The Economic Policy Institute has a study by Elise Gould and Tanyell Cooke about the high cost of quality child care. Any parent can tell you the tale.
The high cost of child care has received attention from an array of policymakers. For example, in his 2015 State of the Union address, President Obama cited child care affordability as a key to helping middle-class families feel more secure in a world of constant change (White House 2015). New York City Mayor Bill de Blasio recognized similar concerns and released an interagency implementation plan for free, high-quality, full-day universal prekindergarten (NYC 2014). High quality, dependable, and affordable child care for children of all ages is more important than ever, especially since having both parents in the workforce is an economic necessity for many families.
Key findings include the fact that child care costs account for a significant portion of family budgets and is particularly unaffordable for minimum-wage workers.
As policymakers look for ways to improve living standards for the vast majority of Americans who have endured decades of stagnant wages, increasing child care affordability is an excellent place to start. Child care costs constitute a large portion of the income families need in order to achieve a modest yet adequate standard of living—and are particularly onerous for workers paid the minimum wage. Measuring child care costs against a variety of benchmarks—including the cost of college tuition, the HHS’s 10 percent affordability threshold, and median family incomes—demonstrates that high quality child care is out of reach for working families.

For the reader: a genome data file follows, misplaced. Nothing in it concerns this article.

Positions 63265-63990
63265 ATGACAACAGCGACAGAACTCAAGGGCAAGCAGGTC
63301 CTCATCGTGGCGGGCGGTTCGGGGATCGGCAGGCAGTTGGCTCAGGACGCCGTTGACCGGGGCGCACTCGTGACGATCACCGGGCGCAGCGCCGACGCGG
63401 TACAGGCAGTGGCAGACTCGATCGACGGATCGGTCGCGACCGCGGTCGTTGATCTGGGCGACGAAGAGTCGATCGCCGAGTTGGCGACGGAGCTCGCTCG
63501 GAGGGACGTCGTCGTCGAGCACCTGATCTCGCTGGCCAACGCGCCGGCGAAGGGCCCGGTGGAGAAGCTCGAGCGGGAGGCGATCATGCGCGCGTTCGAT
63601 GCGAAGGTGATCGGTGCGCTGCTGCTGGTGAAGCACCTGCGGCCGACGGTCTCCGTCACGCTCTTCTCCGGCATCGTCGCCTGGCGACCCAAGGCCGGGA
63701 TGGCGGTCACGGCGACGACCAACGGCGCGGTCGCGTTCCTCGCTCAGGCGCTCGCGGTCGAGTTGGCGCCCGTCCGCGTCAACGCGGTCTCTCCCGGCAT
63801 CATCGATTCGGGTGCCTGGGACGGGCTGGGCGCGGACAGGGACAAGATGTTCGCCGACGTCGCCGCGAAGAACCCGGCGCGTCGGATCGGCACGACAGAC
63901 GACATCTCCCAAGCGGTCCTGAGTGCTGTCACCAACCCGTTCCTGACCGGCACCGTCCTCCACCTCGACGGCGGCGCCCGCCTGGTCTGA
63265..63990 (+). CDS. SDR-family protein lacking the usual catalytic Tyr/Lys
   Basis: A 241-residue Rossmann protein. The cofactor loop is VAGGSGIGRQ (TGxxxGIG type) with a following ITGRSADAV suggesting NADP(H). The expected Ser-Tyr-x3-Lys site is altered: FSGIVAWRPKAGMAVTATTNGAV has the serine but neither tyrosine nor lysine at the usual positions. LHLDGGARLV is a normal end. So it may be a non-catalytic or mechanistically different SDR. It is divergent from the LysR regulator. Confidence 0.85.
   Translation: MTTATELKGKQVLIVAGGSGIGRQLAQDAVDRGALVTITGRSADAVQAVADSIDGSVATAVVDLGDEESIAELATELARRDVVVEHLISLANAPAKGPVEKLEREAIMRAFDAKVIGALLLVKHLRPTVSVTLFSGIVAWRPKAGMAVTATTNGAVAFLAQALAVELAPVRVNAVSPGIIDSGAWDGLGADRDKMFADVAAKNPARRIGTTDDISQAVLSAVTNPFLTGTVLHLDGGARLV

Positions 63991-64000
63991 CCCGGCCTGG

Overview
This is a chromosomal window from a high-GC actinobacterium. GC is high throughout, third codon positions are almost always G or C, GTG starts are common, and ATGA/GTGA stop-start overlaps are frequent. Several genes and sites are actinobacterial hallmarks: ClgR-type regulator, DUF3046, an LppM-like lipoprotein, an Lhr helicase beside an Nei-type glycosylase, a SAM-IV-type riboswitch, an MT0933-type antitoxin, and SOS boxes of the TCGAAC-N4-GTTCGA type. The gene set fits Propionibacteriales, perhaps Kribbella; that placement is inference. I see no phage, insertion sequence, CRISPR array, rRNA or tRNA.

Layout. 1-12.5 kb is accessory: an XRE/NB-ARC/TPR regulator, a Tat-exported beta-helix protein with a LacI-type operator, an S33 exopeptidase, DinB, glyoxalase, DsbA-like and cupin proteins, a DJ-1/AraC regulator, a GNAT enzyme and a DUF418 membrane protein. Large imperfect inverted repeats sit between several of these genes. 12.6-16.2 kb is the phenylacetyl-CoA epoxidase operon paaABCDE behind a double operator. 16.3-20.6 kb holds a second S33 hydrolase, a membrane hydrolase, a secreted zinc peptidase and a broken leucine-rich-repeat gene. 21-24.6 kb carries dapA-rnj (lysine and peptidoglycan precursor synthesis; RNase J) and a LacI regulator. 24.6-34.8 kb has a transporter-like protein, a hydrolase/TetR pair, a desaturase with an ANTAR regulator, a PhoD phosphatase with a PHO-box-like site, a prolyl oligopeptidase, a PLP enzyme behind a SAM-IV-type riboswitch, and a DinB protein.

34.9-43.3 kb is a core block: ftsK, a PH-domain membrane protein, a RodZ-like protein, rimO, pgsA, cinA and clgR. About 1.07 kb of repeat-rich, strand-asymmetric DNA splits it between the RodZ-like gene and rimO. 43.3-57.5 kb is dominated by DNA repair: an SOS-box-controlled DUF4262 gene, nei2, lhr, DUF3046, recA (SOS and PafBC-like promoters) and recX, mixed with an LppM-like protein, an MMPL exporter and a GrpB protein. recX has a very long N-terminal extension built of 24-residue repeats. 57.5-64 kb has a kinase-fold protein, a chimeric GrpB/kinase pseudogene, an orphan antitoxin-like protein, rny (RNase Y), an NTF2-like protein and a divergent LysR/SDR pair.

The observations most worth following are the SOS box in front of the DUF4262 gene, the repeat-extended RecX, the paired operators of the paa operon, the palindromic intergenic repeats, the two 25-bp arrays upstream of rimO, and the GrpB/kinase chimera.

Every week in the United States, nearly 11 million children younger than age 5 are in some type of child care arrangement. On average, these children spend 36 hours a week in child care, with costs ranging upwards of $500 a month for an infant (CCAA 2014). As child care consumes a larger proportion of family budgets, funding high-quality child care services should be a paramount concern for governments, business leaders, and families alike.
It is a long study, so you can get the sense of it from Bloomberg’s coverage of the report, “Childcare Costs Even More Than Rent in Most of the U.S.”
“Parents of an infant are going to be, on average, younger than the parents of a college kid so they’re going to be earlier in their careers and it’s going to be even harder for them to make these kinds of payments,” said Elise Gould, EPI senior economist and co-author of the report. “It’s not surprising that many women drop out of the labor force, so there are costs to this.”